In May of this year a student of mine found this kestrel grounded at Picture Canyon. It could not fly so we captured it and took it to Bearizona where in spite of their efforts it unfortunately died. We discovered that the injuries it suffered were due to flying too near a methane flare that is part of the Flagstaff City Water treatment plant that borders Picture Canyon. I found that little research as been done on this problem, but the current hypothesis is that the metal tube of the flame appears to the bird as a suitable perch and then the bird flies into or through the flame. The recommended solution is to have a slightly higher, and therefore more attractive, artificial perch placed near enough to the flame to offer a safe landing point but far enough to prevent injury to the birds. I contacted the city of Flagstaff and they have agreed to do this, and in fact have purchased all the material necessary and will erect it soon. I very much appreciated the city’s rapid and sincere response when notified of this problem. I was so impressed I offered to offset some of the costs of this mediation. The city is providing all the manpower and the material costs $500. I am donating $100 to offset the material cost and wondered if Northern Arizona Audubon would be interested in donating as well.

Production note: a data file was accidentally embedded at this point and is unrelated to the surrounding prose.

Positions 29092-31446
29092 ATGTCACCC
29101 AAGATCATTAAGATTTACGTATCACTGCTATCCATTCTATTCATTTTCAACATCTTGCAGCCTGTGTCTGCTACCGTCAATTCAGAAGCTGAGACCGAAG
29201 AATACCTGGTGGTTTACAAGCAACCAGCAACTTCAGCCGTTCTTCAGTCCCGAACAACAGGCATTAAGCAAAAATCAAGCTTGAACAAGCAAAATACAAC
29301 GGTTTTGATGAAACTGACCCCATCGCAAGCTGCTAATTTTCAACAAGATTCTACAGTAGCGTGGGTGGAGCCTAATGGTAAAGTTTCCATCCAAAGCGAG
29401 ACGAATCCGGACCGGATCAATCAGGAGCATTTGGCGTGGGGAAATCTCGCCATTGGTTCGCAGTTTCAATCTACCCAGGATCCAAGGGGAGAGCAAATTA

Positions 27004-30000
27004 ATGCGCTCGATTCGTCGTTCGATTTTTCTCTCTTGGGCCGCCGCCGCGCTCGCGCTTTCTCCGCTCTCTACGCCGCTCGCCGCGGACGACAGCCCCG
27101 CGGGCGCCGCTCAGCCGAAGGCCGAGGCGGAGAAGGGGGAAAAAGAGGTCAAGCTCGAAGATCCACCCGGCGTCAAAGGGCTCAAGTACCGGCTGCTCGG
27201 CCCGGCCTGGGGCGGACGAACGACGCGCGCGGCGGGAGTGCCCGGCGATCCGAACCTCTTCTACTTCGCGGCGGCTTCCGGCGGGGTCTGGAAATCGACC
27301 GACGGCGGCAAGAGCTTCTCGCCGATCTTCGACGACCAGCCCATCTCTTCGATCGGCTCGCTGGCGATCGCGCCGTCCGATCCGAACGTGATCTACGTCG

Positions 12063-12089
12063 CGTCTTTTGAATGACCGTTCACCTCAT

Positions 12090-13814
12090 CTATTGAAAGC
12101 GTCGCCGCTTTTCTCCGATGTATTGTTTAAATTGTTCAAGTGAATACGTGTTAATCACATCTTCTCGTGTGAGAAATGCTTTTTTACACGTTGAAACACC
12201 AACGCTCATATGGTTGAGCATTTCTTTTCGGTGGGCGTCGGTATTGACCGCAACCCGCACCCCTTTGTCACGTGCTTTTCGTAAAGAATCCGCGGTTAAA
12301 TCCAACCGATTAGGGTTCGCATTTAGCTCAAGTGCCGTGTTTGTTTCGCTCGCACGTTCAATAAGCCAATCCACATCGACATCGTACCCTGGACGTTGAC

Thank you for considering this. Again, I cannot stress how responsive the city was when I alerted them to this problem. I suggest that if you choose not to make a donation, a letter thanking them for their efforts would also be much appreciated. I can send you contact information if you are interested in either or both options.
My best to you all
Professor of Biology
Editor Note: we are indebted to Dr. Theimer for his interest and for submitting this article. Regarding the City of Flagstaff, our partner at Picture Canyon Preserve, this story illustrates the environmental commitment we have seen in our association with them.